Wednesday, March 8th. I'm joining Juraj Herz and his wife, Martina, for lunch at Arcady in Brussels. In case you're not familiar with Juraj Herz, he's one of the most noted film directors from the Czech Republic. Chances are you've seen his movies The Cremator and Morgiana.
Communicating with the almost 83-year-old Juraj Herz isn't an easy feat. He's tired after having traversed the “largest airport in the world” and has only a basic knowledge of English. Because I don't speak Czech, Yugoslavian, Slovenian and Polish, I go for German which I understand but don't speak well. Still, we both get only half of what the other is saying. “I'm afraid I only know one word in Czech: Kočka,” I say. He looks up to me and his eyes start to sparkle. “Kočka! Cat! I love cats,” Herz answers and, all of a sudden, he finds the words to get the conversation going. “I had a cat once called Boogie Woogie. I also wanted to adopt one of the seven cats that played Morgiana. I took him home with me but he only stayed three weeks. My wife at that time didn't agree with me keeping the cat.”
That brings us to our Caturday movie of the week: Juraj Herz' Morgiana (1971).
Based on the short story Jessie a Morgiana by Alekszandr Grin, the movie starts with the funeral of Viktorie and Klara's father and the subsequent apportionment of his inheritance. Not only is Klara receiving most of the property, she's also becoming involved with the man her sister loves.
When Viktorie goes to see a fortune teller, she mentions money, jewelry, a black widow, an unpleasantness, and death. She also tells Viktorie that a “queen of hearts” is always ahead of her. “She's an obstacle. Only you can remove that obstacle between you and the riches.”
Viktorie takes the fortune teller's advice to heart and buys a poison which she then put into Klara's glass of water. For a short moment, Viktorie regrets her decision and tries to prevent her sister from drinking, but eventually, she changes her mind.
In the weeks that follow, Klara suffers from fever and hallucinations, but the poison is slow-working. Viktorie then tries the poison on a dog, who quickly becomes unwell. Other casualties follow, including a child and Viktorie's cat Morgiana. When Klara begins to suspect her sister has evil intentions, the question arises whether justice will prevail or not.
The titular Morgiana, Viktorie's Siamese cat, is the witness to everything that happens in the film, from the initial plotting, over the execution of the plan, to Viktorie's downfall. Just like Klara, Morgiana knows the truth of what's going on, falls victim to Viktorie's darkness, and is ultimately the embodiment of justice. Though the cat is not essential to the storyline, it's the symbolic representation of the film's theme and happenings.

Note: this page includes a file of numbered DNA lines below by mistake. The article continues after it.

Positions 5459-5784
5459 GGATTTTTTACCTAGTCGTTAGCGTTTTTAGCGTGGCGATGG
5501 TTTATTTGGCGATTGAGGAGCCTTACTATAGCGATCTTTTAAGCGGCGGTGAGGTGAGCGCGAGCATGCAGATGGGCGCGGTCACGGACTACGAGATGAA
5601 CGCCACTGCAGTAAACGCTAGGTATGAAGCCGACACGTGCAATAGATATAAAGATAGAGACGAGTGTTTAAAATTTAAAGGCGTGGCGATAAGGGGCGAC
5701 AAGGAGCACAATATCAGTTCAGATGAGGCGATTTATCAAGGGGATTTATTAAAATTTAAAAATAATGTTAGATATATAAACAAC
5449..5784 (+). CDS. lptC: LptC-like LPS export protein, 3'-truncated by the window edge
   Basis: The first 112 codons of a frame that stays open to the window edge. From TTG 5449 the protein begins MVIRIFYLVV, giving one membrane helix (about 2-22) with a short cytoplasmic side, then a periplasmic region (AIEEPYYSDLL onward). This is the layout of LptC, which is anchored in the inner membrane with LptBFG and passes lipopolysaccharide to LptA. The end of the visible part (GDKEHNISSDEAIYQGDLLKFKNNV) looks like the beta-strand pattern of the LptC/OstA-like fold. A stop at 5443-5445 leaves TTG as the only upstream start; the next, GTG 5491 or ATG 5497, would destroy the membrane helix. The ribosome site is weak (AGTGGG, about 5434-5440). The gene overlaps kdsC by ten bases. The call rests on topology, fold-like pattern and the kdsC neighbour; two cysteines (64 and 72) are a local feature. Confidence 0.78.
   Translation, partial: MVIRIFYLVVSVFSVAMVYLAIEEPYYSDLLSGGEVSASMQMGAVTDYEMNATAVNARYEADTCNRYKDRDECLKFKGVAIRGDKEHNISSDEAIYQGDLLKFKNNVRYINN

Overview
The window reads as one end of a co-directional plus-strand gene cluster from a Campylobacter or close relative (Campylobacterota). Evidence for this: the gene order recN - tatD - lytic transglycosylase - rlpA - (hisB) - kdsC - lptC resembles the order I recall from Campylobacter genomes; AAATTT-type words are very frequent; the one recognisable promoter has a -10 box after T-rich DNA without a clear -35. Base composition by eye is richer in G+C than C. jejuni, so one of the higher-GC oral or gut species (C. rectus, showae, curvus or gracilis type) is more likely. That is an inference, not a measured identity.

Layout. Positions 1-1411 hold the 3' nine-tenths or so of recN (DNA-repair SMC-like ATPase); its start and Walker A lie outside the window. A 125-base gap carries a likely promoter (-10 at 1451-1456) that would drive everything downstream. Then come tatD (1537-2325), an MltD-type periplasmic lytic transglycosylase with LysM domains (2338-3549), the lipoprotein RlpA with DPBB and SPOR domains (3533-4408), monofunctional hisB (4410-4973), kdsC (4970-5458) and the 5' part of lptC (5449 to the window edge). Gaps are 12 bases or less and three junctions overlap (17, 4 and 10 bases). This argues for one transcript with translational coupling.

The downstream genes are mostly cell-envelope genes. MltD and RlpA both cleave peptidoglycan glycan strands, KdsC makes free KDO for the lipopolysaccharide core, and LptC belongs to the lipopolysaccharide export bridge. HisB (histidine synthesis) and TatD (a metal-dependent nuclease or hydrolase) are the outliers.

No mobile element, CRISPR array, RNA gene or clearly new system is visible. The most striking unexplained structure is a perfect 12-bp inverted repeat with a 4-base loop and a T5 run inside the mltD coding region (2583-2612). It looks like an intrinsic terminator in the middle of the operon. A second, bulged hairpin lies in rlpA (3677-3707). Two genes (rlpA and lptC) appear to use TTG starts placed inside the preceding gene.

More than 45 years after its release, Morgiana remains a favorite for many enthusiasts of Gothic, European films. Thanks to Juraj Herz' collaboration with Jaroslav Kucera, the most talented cameraman of the Czech New Wave cinema, each shot evokes the work of Aubrey Beardsley, Felicien Rops and Alfons Mucha. The result is eccentric for that era, with psychedelic color filters, cat POV shots, and dreamlike wide-angle lens photography. The ornate costumes, wigs, and makeup accentuate the melodramatic tone of the film.
The only person who isn't in love with Morgiana is Juraj Herz himself. “Actually, The Cremator is the only film I made as it was, without any censorship or changes,” Herz says in between several bites of meatballs in tomato sauce. “Morgiana wasn't fit for the communist regime I was filming in. When I shot the beach scenes in Bulgaria, they even phoned the authorities to tell them they shouldn't help me. They didn't let me make the film that I wanted. Viktorie and Klara are supposed to be the same woman, two sides of the same personality. That idea was too dark for that era so I couldn't keep it.” However, numerous hints of that intention are still present: Viktorie and Klara are both played by actress Iva Janzurova; they often look into the mirror, seeing several reflections at once; and in some of Klara's hallucinations, she catches a glimpse of herself in the mirror and sees her sister.
“Following the completion of Morgiana, I was banned from filming for three years because the movie was called sadomasochistic,” he says. “Honestly, Morgiana is a movie I'd rather forget.” Herz then changes the subject to Belgian beer, his newborn grandson, and, once more, his cat Boogie Woogie, and his eyes start to sparkle again.
Juraj Herz' movies at Offscreen
This month, you can discover six of Herz' movies on the big screen during the Offscreen Film Festival in Brussels, Belgium. Morgiana will play on Sunday, March 12th, at 7 pm, in Cinema Nova. Other movies from Juraj Herz that Offscreen will be showing are Beauty and the Beast, The Cremator, The Ninth Heart, Passage, and Ferat Vampire.